When you are in the process of losing weight, using a calorie calculator tool can help you stay on track. This is especially true when you are in the early stages and learning what works, what doesn't and to what magnitude.
When I talk about a calorie calculator as a tool, it's really not anything elaborate. The key is to find out how many calories are in the food you are consuming vs. the number of calories you are burning in your fitness program and during your day. This isn't, necessarily, something that you have to buy. The key, similar to the rest of this weight loss program, is to find what works for you, fits your budget and can evolve as you continue to change your lifestyle to keep the weight off.
Of course, there are probably calorie counting tools that you can buy, if you are so inclined. I'll tell you what worked for me. Feel free to search the web for other, more techno options. Maybe Fit Bit has a function to track what you've burned.
Since I am, let's say, frugal by nature I typical would rather not go spend money on something if a free tool with just some of my time invested can work just as well. Here's my DIY recommendation.
If you have a computer at your disposal, download a copy of Open Office. It's a free competitor to Microsoft Office and it works really well with similar menu structures. I use it in my current business. I don't think it will work on Apple computers, though. Can't help you there, but I would imagine there is something similar available. There may even be a smart phone spreadsheet app out there if you don't have a computer.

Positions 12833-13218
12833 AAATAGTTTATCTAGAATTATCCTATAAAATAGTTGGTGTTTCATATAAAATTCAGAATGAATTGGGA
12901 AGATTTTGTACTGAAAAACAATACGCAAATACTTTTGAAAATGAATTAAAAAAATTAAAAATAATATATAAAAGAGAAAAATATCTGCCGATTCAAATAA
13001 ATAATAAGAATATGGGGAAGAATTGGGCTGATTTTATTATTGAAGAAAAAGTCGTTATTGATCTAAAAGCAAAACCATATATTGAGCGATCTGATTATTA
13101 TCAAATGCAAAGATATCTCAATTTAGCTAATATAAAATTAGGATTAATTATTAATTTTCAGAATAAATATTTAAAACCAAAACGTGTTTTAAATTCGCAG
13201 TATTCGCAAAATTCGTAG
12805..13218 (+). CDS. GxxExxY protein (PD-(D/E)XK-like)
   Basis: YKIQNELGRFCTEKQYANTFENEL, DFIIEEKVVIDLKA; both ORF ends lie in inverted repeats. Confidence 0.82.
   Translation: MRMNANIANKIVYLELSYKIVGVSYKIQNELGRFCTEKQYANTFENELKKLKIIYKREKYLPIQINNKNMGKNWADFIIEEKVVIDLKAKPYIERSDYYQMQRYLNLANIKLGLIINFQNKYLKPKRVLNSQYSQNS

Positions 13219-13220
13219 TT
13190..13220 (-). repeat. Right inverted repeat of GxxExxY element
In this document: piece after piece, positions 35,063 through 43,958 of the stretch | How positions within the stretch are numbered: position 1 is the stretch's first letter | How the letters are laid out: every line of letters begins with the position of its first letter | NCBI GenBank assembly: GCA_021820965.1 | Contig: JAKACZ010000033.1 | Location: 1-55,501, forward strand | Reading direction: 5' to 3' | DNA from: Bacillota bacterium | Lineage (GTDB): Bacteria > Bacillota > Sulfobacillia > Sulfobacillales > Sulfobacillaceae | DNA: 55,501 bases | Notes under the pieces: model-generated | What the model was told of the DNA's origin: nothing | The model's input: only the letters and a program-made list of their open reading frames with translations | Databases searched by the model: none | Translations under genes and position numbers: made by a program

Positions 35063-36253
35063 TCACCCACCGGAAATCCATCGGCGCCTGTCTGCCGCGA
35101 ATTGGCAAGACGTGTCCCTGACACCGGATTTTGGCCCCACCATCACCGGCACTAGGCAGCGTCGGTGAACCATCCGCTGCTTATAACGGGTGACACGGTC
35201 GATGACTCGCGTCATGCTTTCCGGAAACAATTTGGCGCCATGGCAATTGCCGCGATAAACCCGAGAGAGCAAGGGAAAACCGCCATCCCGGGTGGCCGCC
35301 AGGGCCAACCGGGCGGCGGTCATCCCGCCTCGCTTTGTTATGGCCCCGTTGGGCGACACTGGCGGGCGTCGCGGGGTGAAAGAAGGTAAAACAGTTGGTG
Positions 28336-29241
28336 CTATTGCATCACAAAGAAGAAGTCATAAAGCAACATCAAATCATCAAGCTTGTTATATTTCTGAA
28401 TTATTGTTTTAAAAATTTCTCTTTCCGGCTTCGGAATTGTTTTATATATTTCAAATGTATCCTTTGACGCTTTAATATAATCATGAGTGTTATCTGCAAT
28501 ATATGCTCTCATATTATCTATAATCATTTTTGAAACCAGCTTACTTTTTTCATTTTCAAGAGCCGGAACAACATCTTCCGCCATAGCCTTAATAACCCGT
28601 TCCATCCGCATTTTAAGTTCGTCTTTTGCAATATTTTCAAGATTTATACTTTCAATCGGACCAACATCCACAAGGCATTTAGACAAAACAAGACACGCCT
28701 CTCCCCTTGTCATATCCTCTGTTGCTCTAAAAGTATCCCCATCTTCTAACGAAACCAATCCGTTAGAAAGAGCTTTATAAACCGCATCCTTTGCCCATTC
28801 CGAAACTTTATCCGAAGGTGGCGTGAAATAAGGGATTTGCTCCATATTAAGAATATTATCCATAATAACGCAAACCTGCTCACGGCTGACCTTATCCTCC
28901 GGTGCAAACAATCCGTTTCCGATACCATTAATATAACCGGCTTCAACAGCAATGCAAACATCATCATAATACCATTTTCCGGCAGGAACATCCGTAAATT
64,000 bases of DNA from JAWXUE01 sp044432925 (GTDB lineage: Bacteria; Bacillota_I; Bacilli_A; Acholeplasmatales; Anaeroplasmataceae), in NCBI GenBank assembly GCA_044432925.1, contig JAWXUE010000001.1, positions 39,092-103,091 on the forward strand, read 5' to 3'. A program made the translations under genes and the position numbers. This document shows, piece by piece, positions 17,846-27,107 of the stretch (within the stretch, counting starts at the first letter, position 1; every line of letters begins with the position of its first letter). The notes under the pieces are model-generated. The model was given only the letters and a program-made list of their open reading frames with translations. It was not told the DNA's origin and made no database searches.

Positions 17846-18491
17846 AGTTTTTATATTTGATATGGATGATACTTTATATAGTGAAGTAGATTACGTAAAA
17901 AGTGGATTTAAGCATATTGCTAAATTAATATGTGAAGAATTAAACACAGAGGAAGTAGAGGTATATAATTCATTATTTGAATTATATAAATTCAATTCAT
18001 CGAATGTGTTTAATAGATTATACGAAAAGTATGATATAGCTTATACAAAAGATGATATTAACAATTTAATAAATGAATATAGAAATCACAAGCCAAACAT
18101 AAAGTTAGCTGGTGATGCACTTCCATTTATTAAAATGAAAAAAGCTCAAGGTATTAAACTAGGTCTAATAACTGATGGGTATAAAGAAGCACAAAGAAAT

Once you have Open Office installed create a spreadsheet in Open Office Calc (or whatever is already on your computer). You can dress this up however you want, but the key is to have 6 columns: Date, Meal #, What You Ate, Calories Consumed, Calories Burned, Net Calories.
Columns 1-4 and 6 (this is just calories consumed minus calories burned) are really easy to fill out. When you get to calories consumed, this information is on pretty much every food package in the U.S. I don't know about other countries. Search the web to fill in any missing calorie figures.
Just enter the calories for the serving size you consumed on each food item you ate. Remember to include snacks. This record-keeping process will keep you aware of what you eat vs. what I recommend in the Nutrition section of this site.
When it comes to column 5 (calories burned) you won't be able to hit a precise number. However, you can get close. You will need to track all the things you do for the day. It's not as hard as you think. Just jot is down on a pad of paper throughout the day. Then plug it into one of the many tools available on the web to have it generate your calories burned. Enter that into the spread sheet column of the same name and have the formula you put into column 6 do the math for you. A negative number there will mean you took a step toward weight loss for the day. A positive number in Net Calories means you need to consume less or burn more (my preference).
Remember, this is a tool to help you. Once you get the hang of this program, you can stop using it or keep it up if it helps. Some people just can't stand the record-keeping. For others, a calorie calculator will keep them accountable.
Check out some other weight loss tools that are more "hands-on" on other pages of this section.